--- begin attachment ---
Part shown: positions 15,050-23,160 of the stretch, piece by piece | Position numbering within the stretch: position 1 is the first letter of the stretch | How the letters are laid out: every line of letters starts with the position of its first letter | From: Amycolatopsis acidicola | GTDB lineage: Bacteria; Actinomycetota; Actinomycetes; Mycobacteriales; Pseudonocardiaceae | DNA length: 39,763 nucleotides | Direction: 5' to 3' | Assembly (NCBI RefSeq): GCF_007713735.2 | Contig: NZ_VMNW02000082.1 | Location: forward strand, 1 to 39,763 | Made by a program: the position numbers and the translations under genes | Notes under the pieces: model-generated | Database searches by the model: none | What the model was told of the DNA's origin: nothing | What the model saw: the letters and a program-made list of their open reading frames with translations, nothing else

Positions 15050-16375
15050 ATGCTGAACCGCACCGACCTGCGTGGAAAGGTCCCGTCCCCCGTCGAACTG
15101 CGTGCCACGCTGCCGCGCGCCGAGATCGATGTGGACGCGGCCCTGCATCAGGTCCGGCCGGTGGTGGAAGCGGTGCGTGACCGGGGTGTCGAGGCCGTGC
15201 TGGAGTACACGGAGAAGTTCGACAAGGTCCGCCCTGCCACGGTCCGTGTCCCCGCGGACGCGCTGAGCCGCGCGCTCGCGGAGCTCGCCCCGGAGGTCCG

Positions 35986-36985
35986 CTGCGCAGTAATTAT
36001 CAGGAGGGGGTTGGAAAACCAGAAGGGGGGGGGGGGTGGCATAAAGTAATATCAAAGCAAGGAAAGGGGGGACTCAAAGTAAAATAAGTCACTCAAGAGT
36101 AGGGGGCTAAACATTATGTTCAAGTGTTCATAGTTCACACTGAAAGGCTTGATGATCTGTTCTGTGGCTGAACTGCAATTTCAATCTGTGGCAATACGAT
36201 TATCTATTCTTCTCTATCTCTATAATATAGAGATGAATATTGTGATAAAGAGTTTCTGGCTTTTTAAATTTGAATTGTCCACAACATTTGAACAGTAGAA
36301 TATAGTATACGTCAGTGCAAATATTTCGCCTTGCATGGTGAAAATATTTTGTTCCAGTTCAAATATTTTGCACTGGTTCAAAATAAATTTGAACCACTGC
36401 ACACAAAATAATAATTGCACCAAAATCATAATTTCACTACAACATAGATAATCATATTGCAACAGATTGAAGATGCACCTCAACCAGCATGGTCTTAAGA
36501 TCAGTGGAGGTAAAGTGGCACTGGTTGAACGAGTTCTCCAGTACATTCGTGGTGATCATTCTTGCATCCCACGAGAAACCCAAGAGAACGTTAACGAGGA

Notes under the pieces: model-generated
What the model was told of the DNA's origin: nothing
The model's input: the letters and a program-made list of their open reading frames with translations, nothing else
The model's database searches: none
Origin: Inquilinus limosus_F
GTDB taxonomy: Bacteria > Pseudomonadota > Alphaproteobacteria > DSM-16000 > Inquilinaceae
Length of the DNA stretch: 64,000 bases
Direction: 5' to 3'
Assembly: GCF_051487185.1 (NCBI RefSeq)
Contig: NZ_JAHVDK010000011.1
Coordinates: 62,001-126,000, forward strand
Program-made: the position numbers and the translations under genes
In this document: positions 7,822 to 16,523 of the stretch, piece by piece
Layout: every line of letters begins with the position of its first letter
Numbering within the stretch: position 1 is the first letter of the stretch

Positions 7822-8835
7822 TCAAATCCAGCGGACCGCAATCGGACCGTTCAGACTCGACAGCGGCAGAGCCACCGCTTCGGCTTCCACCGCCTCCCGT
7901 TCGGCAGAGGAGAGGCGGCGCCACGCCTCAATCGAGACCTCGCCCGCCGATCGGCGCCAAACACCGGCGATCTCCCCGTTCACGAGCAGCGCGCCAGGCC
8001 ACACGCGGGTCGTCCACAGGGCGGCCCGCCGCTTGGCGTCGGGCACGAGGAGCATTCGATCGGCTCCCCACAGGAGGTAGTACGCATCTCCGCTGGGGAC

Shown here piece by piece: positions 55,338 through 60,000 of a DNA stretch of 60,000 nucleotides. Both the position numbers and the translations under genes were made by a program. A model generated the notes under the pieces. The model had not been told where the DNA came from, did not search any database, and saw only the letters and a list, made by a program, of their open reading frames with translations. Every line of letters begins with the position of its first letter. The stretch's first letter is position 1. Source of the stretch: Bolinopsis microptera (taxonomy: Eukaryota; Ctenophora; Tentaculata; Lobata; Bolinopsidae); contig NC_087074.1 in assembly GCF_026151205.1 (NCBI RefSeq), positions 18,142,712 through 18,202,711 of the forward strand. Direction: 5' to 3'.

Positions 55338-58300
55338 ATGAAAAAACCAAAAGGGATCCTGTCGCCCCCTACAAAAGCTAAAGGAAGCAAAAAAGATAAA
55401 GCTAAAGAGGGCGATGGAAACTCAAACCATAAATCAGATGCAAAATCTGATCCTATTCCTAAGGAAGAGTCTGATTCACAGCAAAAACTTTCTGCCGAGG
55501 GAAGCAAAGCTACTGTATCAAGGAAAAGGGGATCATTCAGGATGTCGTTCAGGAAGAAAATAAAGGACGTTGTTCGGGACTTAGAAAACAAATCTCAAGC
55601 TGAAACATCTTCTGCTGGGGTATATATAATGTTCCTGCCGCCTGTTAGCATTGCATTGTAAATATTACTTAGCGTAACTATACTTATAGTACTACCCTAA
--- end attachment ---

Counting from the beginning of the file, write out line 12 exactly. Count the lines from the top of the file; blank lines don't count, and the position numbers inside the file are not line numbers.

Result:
36401 ACACAAAATAATAATTGCACCAAAATCATAATTTCACTACAACATAGATAATCATATTGCAACAGATTGAAGATGCACCTCAACCAGCATGGTCTTAAGA